Thursday, April 5, 2012
On Tuesday, we discussed the basics of how to pick the right options trade for you. Today, we'll look at the key concept a successful options trader needs to understand before jumping into the market...
Options traders need to understand probability. What are the odds a stock will move in the direction you expect it to?
A stock can do three things: It can go up... It can go down... Or it can stay the same. So by betting on one of those outcomes, you have a 33% chance of getting it right. In other words, for every three option trades you make, you're going to have one winning trade and two losers.
This seems simplistic. There are strategies traders can use to increase their odds, and there are definitely mistakes we can make that reduce them. But for the most part, a 0.333 batting average is a safe assumption.
So if we're only going to make money on one out of every three trades, we need to make enough on the one winner to counter the two losers. Since the losses can be as much as 100% each, it's important to only consider trades that can produce 200% gains or more. Of course, we're not holding out for gains of 200% on every trade. That's unrealistic. And we won't be suffering 100% losses all of the time, either. But the potential for a 200% gain has to exist for a trade to offer the proper risk/reward setup.
That potential is what I look for most when deciding which strike price to buy on an option.
Let's take another look at our mock options trade from Tuesday: buying the SLV July options. Today, we'll narrow down which strike prices offer the best setup for the trade...
Here's a look at the pricing of some of the July call options with strike prices close to the current price of SLV shares ($31.50)...
Let's set an upside target of $41 per share for SLV stock by option expiration day in July. From here, it's really just a matter of simple mathematics to determine which option would give us the best return based on that target price.
But SLV could run into resistance at $34. It's possible the stock will get pinned at that price and fail to break out to the upside... So we also need to consider how the trade will work if SLV shares get stuck at $34 rather than jumping all the way to $41.
Here's the minimum price for each of those option contracts if SLV hits the target prices of $34 and $41 by option expiration day in July...
In every case, these options offer the potential for at least a 200% return on the trade if SLV rallies to our upside target. So we have a favorable risk/reward setup. The July $30, $31, and $32 call options, however, are profitable at the lower $34 price target.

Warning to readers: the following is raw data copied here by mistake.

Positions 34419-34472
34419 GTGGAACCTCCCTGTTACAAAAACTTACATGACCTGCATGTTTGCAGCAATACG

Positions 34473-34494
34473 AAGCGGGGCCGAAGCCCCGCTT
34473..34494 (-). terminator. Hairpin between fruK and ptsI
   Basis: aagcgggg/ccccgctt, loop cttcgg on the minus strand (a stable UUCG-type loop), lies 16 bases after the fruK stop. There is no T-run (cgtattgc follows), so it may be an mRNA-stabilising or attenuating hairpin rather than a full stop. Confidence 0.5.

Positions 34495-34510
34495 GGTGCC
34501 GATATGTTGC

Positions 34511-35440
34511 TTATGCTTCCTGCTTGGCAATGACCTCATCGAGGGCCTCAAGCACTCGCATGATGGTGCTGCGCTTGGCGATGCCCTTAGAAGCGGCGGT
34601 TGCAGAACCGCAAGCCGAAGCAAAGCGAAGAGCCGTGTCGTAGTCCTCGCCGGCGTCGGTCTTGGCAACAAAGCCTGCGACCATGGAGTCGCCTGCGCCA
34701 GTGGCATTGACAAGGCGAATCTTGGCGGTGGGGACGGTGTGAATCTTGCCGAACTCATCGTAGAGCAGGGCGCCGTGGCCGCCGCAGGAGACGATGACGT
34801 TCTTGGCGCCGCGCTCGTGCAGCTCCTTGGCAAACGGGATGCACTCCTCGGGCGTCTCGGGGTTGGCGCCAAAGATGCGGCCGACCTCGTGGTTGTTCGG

The July $34 call option offers the highest potential return, given our expectation of SLV rallying to $41 by July. But it also has the most risk if SLV can't get above the initial resistance level of $34.
I prefer to go with the trades that have the highest probability for a profit. At first glance, that would be the SLV July $30 call option. The stock doesn't have to rally much to recoup our initial premium of $2.95 per contract. And it's a profitable trade at both the $34 and the $41 price targets.
Since each option contract covers 100 shares of stock, it would cost $2,950 to purchase 10 SLV July $30 call options ($2.95 premium x 100 shares per option contract x 10 contracts). A trader would have the potential to make $8,053 on this trade if SLV rallies to $41 per share.
In this case, I'd probably set a stop of 50% on the trade to limit my losses. That means if the options lost 50% of their value, I'd admit I'm wrong on the trade and get out of it with a $1,475 loss. So we're risking $1,475 here in an effort to potentially make $8,053. That's five times as much potential reward as risk. That's a good setup.
Of course, this setup requires that you actually stick to your original plan and cut the losses if the option loses half of its value. That seems like an easy enough thing to do. But most people – including experienced traders – have a tough time cutting their losses. It can be emotionally painful. So here's a different tactic...
If you struggle with discipline, you need to find a way to limit the dollar amount of your losses if the option goes to zero. In the previous example, we were willing to risk $1,475. But if the option goes to zero, the loss would be far worse – $2,950.
Instead, we could take an option position where the initial investment is less than $1,475 at the outset. We could buy 10 of the SLV July $34 call options for a total of $1,200 ($1.20 premium x 100 shares per contract x 10 contracts). If we're right and SLV rallies to $41, these call options will be worth at least $7,000. That's a gain of $5,800. Yes, that's less than we'd make with the SLV July 30 calls if we're right on the trade. But the risk is now just $1,200 – even if the option goes to zero.
Figure out how much you're willing to risk on a trade, and then select the option that offers the best risk/reward scenario based on your risk tolerance. Be honest with yourself. If you struggle with cutting your losses – and most traders do at one point or another – set up a trade where a 100% loss is less in dollar terms than the trade with the best setup.
Best regards and good trading,
"There are hundreds of options to choose from," Jeff writes. "Picking the best one can be confusing… And it often makes the difference between a good trade and a bad one." But with Jeff's help, it doesn't have to be an intimidating process… Learn more about becoming a successful options trader here: How to Pick the Right Option Trade.
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